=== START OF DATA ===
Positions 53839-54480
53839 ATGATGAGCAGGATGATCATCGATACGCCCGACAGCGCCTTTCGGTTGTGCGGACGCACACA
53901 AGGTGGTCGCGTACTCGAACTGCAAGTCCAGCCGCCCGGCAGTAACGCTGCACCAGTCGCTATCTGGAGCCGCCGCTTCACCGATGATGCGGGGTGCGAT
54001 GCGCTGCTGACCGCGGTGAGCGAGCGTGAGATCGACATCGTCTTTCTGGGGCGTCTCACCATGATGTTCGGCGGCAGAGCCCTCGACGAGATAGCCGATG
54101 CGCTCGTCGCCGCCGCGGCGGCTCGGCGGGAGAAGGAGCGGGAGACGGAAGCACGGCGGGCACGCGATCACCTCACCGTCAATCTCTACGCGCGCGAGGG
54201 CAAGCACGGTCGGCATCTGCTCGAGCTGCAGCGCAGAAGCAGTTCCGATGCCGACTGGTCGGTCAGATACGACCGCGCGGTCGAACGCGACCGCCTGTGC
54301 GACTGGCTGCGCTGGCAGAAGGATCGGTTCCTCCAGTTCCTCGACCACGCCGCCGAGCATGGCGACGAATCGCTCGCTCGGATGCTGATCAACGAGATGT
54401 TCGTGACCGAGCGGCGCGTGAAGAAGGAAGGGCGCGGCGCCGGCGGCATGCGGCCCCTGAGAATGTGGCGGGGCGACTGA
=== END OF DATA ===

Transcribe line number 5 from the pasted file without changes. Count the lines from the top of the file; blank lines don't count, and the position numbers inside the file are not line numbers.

54101 CGCTCGTCGCCGCCGCGGCGGCTCGGCGGGAGAAGGAGCGGGAGACGGAAGCACGGCGGGCACGCGATCACCTCACCGTCAATCTCTACGCGCGCGAGGG